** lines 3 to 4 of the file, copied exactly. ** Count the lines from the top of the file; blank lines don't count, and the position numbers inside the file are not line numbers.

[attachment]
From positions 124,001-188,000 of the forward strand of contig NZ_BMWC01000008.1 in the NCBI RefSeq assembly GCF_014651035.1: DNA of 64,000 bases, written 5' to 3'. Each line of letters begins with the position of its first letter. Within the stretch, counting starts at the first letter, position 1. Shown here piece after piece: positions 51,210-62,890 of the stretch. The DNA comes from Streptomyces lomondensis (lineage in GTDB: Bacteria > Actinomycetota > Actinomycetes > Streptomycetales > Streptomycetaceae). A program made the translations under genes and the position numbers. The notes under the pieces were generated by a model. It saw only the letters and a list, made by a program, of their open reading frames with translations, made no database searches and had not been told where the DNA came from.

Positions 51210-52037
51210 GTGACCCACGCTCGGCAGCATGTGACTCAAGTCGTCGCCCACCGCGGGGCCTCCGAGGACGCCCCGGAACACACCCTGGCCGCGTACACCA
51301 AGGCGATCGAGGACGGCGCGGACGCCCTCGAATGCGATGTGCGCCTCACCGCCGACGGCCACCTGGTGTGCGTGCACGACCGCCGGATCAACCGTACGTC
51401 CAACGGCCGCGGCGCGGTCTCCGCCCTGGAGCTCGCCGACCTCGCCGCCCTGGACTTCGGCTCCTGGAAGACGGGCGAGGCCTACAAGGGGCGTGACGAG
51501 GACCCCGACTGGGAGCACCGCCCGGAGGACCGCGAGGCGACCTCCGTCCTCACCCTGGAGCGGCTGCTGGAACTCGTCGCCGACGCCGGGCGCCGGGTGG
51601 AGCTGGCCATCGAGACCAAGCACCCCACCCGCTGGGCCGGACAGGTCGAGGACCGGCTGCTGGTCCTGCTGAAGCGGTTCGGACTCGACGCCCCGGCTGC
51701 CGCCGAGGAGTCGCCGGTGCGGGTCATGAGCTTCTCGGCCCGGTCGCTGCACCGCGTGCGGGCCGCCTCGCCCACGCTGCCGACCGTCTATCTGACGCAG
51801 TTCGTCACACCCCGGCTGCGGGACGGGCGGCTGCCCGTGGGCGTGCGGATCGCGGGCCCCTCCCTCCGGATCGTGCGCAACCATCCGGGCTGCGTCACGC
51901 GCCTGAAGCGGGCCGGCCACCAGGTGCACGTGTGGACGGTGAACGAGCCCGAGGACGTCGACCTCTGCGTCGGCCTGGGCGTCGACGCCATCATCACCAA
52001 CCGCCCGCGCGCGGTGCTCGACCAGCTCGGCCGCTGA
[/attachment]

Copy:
51210 GTGACCCACGCTCGGCAGCATGTGACTCAAGTCGTCGCCCACCGCGGGGCCTCCGAGGACGCCCCGGAACACACCCTGGCCGCGTACACCA
51301 AGGCGATCGAGGACGGCGCGGACGCCCTCGAATGCGATGTGCGCCTCACCGCCGACGGCCACCTGGTGTGCGTGCACGACCGCCGGATCAACCGTACGTC